- The Nigerian Senate has promised to fish out agencies and individuals involved in the Police recruitment crisis
- The chairman of the Senate committee in the federal character principle said those involved in the recruitment racketeering would be apprehended and prosecuted by appropriate authorities
- Danjuma La'ah said no recruitment slots have been given to the Senate as widely spread
The prolonged crisis between the inspector general of Police, Muhammad Adamu, and the Police Service Commission (PSC) has brought a division among lawmakers in the ninth Senate.
Guardian reports that the Senate committee on federal character principle promised to expose all those involved in the Police recruitment crisis.
Speaking on the issue, the chairman of the committee, Danjuma La'ah, the ninth Senate will not be concerned over who have been given slots or who allowed slots to candidates applying for positions of constables in the Nigeria Police.
La'ah said those involved in the recruitment racketeering would be apprehended and prosecuted by appropriate authorities.
Stating that no recruitment slots have been given to the Senate as widely spread, La'ah said his committee would launch a probe into the involvement of some agencies listed to have been part of the process.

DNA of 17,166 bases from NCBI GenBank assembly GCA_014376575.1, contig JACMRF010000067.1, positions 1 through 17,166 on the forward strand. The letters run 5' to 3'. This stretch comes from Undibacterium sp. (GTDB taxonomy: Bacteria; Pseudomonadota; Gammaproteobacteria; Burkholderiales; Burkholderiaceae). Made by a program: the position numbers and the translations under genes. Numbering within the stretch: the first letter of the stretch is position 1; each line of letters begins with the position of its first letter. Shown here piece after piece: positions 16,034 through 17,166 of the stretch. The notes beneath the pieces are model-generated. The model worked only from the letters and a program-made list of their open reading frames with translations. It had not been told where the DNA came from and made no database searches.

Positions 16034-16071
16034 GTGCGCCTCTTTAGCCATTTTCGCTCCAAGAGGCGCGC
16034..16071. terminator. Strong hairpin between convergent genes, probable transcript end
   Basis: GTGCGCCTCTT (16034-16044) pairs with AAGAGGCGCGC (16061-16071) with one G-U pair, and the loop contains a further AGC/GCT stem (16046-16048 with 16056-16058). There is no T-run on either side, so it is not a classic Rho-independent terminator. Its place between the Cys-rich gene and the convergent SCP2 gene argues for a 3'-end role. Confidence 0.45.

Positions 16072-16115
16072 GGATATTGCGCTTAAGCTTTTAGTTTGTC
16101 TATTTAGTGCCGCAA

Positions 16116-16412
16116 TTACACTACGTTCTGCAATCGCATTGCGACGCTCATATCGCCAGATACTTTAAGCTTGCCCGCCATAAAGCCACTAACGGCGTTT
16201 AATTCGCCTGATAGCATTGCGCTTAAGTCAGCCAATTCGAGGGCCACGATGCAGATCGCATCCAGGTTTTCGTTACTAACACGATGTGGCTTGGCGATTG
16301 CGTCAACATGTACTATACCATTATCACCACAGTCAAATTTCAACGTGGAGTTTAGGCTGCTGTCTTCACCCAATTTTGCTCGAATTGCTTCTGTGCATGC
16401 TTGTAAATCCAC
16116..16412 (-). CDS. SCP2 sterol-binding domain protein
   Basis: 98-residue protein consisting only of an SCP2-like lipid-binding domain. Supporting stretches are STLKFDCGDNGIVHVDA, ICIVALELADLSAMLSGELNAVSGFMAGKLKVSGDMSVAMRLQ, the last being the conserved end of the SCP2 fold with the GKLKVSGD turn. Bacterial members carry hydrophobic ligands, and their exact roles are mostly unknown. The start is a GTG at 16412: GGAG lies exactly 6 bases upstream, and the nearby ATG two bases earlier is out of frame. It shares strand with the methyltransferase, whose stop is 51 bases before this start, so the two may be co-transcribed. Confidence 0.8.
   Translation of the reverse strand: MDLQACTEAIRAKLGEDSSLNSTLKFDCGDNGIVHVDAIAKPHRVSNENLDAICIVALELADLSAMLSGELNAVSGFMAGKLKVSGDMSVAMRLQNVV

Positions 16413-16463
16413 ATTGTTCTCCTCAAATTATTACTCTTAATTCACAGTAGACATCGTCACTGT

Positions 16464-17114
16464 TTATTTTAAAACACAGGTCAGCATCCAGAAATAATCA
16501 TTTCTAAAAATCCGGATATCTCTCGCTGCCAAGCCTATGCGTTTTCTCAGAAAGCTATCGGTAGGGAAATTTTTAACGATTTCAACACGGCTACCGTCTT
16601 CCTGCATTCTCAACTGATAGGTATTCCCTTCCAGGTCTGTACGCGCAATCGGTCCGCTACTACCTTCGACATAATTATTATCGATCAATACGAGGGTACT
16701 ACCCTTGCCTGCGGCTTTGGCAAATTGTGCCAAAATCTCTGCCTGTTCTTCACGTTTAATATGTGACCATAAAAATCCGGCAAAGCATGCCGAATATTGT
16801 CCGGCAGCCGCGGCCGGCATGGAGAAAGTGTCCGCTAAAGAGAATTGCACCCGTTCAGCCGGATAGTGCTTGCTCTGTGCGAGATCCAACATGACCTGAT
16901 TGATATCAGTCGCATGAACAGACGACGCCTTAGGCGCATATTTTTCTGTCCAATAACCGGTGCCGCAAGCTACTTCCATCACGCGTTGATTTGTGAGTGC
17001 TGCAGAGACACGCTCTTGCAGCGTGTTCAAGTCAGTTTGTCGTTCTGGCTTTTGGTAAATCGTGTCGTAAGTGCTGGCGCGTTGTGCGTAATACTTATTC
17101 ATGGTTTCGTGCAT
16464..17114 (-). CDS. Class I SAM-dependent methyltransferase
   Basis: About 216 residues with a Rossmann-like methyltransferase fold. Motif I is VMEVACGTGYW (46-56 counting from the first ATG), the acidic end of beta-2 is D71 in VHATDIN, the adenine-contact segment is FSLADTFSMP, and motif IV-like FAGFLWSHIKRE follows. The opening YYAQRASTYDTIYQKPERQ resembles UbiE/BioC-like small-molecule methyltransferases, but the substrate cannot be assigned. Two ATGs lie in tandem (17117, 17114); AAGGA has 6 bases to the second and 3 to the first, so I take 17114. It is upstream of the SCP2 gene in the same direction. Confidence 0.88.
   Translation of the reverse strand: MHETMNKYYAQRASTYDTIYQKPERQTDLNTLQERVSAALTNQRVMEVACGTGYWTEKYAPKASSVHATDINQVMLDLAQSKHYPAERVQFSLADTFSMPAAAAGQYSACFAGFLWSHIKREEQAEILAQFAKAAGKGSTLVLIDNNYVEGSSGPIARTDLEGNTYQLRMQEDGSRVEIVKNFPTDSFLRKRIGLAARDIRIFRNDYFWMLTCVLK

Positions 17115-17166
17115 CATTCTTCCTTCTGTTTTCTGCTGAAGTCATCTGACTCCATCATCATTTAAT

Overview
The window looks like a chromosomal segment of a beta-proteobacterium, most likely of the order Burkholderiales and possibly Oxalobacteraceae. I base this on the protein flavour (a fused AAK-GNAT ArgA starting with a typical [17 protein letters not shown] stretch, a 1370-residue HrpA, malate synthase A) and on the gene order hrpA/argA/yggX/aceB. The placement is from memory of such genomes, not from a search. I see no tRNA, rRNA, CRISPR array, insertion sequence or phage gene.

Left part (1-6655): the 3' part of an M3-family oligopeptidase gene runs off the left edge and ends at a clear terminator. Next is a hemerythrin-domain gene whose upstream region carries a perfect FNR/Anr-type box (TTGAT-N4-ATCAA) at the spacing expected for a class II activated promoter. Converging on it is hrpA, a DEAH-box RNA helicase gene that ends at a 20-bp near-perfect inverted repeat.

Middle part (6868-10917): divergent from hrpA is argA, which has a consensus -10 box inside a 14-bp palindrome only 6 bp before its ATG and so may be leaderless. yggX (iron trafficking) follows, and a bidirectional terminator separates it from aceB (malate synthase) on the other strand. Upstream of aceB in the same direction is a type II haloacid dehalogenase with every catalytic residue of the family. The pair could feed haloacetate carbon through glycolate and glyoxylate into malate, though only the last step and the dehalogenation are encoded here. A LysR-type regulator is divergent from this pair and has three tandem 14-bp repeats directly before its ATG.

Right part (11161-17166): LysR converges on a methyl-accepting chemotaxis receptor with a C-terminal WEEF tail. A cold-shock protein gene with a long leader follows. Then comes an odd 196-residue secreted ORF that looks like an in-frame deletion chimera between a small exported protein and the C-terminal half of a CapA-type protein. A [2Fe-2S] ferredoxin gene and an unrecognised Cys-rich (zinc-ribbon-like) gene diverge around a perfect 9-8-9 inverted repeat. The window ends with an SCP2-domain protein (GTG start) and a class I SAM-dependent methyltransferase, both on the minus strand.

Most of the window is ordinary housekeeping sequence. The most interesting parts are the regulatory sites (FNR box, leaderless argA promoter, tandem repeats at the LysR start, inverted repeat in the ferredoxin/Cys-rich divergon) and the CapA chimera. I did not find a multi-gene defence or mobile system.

He said: "I am not aware that any agency gave out employment slots to the Senate. The leadership has not told us that they received any slot. So, who did they give?"
However, another lawmaker who spoke under anonymity claimed that some of the slots for the recruitment of Police officers have been shared among leaders.
The senator said there is information that one of the leaders within the ninth Senate shared 26 slots to the people of his constituencies while other lawmakers could not even boast of one slot.
Condemning the process, the lawmaker said it will be difficult to recruit the right brains to do the job of policing the society.
Meanwhile, Legit.ng previously reported that the minister of labour, employment and productivity has linked unemployment to the insecurity menace by Boko Hara terrorists in the northeast.
Chris Ngige said the federal government is worried by the increasing rate of unemployment in the country.
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